Sample analysis is as simple as placing the system’s intake tube in the sample for in-device separation and analysis. Because no special training is needed, the test, Weber insists, can “overcome human error.” Results are available within 30 minutes. Because analysis occurs on site, errors that may occur during handoffs and transportation to offsite labs are eliminated.
Currently, results are analyzed using Excel or other business software. Eventually, Fluid-Screen plans to develop software tools to streamline reporting.
Multiple Industry Applications
Fluid-Screen technology may be used in any industry for which bacterial contamination is a concern. “We decided to work with pharma first, because the requirements for sterility are the most rigorous,” notes Weber. Then, based on those results, Fluid-Screen plans to expand into food, water, and healthcare applications.
To see the potential, consider the implications for quality assurance testing. “Fast, accurate bacterial testing means that each product batch can be assayed before it leaves the manufacturing facility or compounding laboratory, thus reducing the need for recalls, risks to patients, liability risks, and reputational damage, each of which far exceeds the consequences of losing a batch of product,” Weber points out.
Water testing offers another application, letting pharmaceutical and food manufacturers identify contamination events throughout the production cycle early, enabling targeted shutdowns of the production process and thus limiting the spread of contamination. Environmental applications include testing storm-runoff to ensure recreational waters are safe.
In the clinic, Fluid-Screen’s use as a point-of-care assay lets physicians quickly and accurately detect bacterial infections in bodily fluids and thereby develop more accurate diagnoses unaffected by the false-positive results that plague some testing methods (such as dip-stick testing for bacterial urinary tract infections). With faster, more reliable diagnoses, physicians can prescribe specific, rather than broad spectrum, antibiotics, thus easing the pressures that contribute to the growing antibiotic resistance problem. “We believe this is a life-saving technology,” states Weber.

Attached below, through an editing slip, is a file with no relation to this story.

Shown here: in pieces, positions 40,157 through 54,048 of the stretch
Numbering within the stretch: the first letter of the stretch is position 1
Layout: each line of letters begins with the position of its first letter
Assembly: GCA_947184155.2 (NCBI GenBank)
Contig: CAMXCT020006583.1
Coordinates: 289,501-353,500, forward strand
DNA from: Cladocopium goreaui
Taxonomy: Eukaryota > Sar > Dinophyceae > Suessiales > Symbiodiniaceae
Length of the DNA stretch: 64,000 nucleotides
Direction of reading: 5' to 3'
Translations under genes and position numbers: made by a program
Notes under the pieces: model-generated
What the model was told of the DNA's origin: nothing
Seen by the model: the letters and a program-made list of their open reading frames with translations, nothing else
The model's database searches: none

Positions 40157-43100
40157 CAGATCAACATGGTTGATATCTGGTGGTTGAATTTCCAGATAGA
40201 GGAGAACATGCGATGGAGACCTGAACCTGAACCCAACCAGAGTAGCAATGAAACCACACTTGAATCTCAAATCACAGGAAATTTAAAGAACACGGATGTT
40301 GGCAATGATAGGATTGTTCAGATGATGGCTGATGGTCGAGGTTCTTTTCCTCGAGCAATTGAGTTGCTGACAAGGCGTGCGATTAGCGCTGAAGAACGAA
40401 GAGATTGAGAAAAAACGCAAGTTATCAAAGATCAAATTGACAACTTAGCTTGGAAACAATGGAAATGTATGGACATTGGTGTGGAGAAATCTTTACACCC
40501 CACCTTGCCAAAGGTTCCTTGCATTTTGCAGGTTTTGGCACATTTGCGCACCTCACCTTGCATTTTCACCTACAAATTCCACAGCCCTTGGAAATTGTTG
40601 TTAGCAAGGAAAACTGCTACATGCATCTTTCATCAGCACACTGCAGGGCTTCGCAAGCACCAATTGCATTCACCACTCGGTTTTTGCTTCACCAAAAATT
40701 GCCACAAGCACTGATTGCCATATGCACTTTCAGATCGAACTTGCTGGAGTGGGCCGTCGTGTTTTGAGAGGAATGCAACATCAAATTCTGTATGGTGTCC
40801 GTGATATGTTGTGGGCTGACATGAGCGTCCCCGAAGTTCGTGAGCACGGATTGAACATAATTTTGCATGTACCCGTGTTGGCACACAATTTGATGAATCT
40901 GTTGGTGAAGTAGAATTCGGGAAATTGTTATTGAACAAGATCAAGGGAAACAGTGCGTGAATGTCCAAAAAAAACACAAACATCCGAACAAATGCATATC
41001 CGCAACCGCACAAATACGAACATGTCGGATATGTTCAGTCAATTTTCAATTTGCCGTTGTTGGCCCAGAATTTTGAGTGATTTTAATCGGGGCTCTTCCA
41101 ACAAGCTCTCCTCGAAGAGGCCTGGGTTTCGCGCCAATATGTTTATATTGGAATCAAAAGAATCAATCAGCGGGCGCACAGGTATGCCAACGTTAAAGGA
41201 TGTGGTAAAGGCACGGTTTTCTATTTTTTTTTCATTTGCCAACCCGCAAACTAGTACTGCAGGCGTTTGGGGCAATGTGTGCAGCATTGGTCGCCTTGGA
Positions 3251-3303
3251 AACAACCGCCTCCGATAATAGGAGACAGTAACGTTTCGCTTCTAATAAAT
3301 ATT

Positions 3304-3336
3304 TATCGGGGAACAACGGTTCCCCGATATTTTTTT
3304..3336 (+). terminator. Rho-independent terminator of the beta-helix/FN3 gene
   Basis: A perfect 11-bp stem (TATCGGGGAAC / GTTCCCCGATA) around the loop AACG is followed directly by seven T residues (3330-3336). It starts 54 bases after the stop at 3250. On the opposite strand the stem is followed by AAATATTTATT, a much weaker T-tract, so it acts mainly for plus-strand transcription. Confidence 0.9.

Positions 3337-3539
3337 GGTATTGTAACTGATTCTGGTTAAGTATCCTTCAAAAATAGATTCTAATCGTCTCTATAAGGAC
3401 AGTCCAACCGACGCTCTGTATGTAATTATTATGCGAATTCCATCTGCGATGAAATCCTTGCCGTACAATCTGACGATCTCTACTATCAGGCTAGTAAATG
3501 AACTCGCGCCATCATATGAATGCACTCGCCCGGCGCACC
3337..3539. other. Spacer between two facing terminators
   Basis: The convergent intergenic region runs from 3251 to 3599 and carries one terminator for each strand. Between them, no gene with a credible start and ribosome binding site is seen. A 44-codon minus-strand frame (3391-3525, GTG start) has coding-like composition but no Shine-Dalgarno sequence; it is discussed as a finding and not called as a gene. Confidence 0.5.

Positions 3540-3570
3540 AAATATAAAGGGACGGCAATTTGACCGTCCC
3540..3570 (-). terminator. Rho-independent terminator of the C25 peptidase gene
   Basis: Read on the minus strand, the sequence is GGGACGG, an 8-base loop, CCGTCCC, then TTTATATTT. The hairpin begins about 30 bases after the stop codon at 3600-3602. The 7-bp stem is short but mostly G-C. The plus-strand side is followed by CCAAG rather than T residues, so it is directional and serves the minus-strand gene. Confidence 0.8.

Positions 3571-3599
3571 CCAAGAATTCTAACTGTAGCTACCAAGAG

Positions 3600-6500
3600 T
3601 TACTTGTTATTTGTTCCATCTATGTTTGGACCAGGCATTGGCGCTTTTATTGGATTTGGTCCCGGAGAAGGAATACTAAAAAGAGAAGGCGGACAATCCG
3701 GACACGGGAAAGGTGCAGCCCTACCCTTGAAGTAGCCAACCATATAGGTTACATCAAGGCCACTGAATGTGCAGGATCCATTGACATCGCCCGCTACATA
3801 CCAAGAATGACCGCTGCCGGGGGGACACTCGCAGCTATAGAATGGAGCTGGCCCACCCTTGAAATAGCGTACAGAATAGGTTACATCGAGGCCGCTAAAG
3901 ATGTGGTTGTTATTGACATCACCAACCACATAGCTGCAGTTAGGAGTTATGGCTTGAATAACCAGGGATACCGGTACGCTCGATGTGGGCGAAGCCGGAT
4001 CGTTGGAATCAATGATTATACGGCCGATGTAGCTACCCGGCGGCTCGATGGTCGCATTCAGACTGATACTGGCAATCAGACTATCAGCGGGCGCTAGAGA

Fluid-Screen Looks Forward
Weber estimates potential U.S. markets at $1.4 billion for pharmaceutical applications and at $5 billion for water testing. She expects that the technology will eventually be developed for the medical diagnostics market.
Although no guarantee of business success, the large number of wins and high-level finishes does suggest Fluid-Screen has a commanding, and potentially disruptive, technology and a well-conceived business plan that can take the product through manufacturing and commercialization. With pilot projects underway, Weber says that she is looking forward to the next phases of development. She is already is talking with global manufacturers.
Location: Lab Central, 700 Main Street, Cambridge, MA, 02139
Phone: (203) 654-9627
Principal: Monika Weber, CEO
Number of Employees: 7
Focus: Fluid-Screen has developed a hand-held bacterial detection system that delivers results within 30 minutes of sample collection for quality assurance, manufacturing, clinical, point-of-care, and other applications.